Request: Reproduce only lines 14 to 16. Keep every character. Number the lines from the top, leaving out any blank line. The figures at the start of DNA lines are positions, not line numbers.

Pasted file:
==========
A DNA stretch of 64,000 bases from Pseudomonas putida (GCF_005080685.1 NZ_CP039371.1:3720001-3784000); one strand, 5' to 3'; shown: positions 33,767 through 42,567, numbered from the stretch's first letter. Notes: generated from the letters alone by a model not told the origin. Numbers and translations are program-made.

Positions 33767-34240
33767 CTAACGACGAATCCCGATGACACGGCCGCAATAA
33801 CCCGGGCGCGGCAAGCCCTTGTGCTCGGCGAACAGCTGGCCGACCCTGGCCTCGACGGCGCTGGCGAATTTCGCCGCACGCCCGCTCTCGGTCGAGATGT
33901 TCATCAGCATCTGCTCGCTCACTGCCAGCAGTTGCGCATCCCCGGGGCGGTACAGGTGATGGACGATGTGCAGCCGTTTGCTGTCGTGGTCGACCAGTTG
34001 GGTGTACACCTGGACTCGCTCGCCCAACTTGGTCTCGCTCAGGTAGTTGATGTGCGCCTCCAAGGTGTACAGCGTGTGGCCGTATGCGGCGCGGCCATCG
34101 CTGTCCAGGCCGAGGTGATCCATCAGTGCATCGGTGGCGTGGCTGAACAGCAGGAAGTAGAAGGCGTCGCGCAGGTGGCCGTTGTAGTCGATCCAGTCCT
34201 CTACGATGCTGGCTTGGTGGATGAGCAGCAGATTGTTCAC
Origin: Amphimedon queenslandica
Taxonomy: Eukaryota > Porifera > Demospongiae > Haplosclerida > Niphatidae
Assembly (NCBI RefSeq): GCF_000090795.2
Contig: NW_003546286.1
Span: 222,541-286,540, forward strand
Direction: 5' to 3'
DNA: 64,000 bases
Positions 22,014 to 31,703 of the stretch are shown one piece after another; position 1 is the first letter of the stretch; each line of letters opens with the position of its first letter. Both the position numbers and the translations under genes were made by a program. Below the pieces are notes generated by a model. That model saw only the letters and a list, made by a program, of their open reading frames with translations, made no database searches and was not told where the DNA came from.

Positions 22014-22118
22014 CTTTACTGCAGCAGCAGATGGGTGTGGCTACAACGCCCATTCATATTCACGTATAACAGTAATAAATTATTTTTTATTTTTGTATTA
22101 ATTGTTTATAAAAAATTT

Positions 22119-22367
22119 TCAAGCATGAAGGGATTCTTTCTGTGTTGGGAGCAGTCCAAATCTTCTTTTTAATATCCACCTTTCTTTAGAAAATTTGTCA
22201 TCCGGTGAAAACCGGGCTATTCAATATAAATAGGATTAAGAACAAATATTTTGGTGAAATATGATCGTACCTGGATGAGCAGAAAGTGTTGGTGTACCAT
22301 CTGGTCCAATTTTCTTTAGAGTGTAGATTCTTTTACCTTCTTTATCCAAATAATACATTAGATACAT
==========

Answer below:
Direction: 5' to 3'
DNA: 64,000 bases
Positions 22,014 to 31,703 of the stretch are shown one piece after another; position 1 is the first letter of the stretch; each line of letters opens with the position of its first letter. Both the position numbers and the translations under genes were made by a program. Below the pieces are notes generated by a model. That model saw only the letters and a list, made by a program, of their open reading frames with translations, made no database searches and was not told where the DNA came from.